It's the feeling of water pressure in my shower. When the system is pumped up it feels like a nice high pressure shower but when the water pressure drops to about 35 or below it feels so light you wonder if you can rinse the soap off. I'm not used to feeling the difference during drawdown. I never noticed this where I grew up or at my old house.

cforbes 09-30-2012 06:49 PM

Well I was unaware that the water softener could be bypassed so easily. I just checked it and it was already bypassed by the previous owner.

Akpsdvan 09-30-2012 07:24 PM

Then I would be looking at the filter.
Is is one that the filter is changed every x number of months?
When was it changed last?

cforbes 09-30-2012 07:39 PM

Unsure when it was last changed. I've only had the home for less then two months. I'm going to change it tomorrow.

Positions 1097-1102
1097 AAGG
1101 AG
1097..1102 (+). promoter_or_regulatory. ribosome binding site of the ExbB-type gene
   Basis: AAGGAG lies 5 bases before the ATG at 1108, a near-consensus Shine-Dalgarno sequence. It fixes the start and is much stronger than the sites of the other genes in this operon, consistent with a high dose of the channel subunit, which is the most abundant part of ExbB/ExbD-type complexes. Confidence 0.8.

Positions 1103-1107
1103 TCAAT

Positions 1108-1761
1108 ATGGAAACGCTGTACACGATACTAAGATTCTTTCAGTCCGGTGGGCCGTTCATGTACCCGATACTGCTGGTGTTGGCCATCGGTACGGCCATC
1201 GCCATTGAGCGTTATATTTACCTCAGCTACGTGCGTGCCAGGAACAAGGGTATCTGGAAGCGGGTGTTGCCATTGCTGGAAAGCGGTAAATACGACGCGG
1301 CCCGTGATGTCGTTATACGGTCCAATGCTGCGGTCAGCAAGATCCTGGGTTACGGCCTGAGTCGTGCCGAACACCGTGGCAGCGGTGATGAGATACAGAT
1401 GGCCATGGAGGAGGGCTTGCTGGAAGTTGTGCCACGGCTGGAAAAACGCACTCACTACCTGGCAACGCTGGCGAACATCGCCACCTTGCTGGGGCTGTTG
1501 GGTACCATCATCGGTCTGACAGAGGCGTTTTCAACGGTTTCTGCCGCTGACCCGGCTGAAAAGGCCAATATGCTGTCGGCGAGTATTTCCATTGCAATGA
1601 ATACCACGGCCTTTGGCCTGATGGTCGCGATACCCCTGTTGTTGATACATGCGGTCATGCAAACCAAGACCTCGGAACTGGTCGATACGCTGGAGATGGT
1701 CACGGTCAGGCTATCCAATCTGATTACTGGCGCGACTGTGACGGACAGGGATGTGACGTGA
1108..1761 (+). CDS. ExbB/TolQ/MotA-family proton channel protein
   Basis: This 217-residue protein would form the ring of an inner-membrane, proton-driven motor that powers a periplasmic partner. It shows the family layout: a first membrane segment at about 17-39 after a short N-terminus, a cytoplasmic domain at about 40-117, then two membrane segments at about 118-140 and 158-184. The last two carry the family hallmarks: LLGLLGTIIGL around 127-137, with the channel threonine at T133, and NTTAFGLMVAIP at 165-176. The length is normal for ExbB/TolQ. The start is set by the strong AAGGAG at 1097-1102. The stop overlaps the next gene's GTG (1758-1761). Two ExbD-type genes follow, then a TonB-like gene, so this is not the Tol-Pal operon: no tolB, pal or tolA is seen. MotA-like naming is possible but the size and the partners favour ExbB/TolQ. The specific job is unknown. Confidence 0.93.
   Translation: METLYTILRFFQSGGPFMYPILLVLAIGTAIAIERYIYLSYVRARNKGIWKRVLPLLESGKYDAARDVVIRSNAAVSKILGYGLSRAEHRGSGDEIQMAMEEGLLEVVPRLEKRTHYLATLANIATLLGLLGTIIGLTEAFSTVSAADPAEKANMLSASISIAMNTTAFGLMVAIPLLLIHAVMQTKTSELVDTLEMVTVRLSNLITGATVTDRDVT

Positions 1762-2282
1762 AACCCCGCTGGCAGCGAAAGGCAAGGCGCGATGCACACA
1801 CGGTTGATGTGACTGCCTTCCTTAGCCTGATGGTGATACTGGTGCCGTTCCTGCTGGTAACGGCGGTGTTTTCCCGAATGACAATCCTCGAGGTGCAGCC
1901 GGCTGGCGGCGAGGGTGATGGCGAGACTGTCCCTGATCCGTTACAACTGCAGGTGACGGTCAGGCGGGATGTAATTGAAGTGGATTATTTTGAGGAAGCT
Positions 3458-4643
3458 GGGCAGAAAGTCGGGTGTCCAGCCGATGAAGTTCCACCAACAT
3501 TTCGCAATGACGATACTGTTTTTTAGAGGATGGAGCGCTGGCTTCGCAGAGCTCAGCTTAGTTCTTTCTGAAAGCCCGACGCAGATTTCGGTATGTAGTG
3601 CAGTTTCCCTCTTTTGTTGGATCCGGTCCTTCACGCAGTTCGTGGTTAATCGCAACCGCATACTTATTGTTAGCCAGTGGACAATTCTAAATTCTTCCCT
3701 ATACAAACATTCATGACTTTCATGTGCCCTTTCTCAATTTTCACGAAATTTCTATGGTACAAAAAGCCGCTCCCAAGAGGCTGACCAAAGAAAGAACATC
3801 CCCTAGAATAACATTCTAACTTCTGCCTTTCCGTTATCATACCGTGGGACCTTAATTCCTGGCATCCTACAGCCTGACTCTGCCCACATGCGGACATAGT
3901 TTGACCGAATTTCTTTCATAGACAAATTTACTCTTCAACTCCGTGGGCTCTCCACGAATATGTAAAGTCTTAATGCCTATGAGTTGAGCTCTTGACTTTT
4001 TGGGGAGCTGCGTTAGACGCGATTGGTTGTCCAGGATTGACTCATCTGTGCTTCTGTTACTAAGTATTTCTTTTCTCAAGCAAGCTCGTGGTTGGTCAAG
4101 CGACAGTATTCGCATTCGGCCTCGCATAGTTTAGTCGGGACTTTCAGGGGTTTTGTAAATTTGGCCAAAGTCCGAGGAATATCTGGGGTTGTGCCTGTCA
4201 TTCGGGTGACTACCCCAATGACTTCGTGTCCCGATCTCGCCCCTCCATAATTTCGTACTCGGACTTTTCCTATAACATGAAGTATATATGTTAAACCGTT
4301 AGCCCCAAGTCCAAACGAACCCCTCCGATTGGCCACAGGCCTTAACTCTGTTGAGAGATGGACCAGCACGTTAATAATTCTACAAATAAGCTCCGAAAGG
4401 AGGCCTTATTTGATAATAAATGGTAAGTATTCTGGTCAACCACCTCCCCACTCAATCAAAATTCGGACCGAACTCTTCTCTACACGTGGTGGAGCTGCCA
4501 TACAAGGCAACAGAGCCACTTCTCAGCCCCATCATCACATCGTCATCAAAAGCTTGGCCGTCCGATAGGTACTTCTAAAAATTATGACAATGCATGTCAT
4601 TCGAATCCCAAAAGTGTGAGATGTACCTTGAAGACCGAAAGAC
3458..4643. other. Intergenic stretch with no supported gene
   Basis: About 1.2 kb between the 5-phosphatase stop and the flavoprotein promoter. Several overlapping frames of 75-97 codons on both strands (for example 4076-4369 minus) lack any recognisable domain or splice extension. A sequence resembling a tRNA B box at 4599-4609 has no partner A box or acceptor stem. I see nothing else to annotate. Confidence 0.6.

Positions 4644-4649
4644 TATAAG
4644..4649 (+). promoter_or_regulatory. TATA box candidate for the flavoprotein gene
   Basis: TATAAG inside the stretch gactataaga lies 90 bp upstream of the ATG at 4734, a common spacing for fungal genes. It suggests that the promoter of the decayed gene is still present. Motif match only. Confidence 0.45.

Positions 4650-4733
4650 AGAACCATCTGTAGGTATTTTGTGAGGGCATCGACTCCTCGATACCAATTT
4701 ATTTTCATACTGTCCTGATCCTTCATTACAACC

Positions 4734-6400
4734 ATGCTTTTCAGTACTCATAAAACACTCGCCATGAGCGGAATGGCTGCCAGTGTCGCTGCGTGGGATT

Akpsdvan 09-30-2012 07:47 PM

Change the filter with like micron filter and put the softener back on line.
Or remove the filter and leave the housing with out a filter and put the softener back on line.

AllanJ 10-01-2012 06:52 AM

Most systems use a change in pressure for the switch that turns on the pump to add more water when the pressure tank starts to become empty of water and turns off the pump when the pressure tank is full enough.

If you have a large enough pressure tank (or more than one pressure tank) you can have the turn on pressure value and the turn off pressure value quite close to each other (such as 38/45 or 45/55) and then changes in pressure will be less noticeable. Do not intentionally set these values so close to each other that the pump turns on for only short periods of time.

Unless there are closed valves or check valves, the pressure should be the same everywhere in the system when the pump is off and no one is using water. If a gauge in one part of the system noticeably has to catch up to the gauge in another part of the system after the pump shuts off, look for obstructions in between such as clogged filters. (Can also be caused by pipes with arteriosclerosis but this is harder to locate.)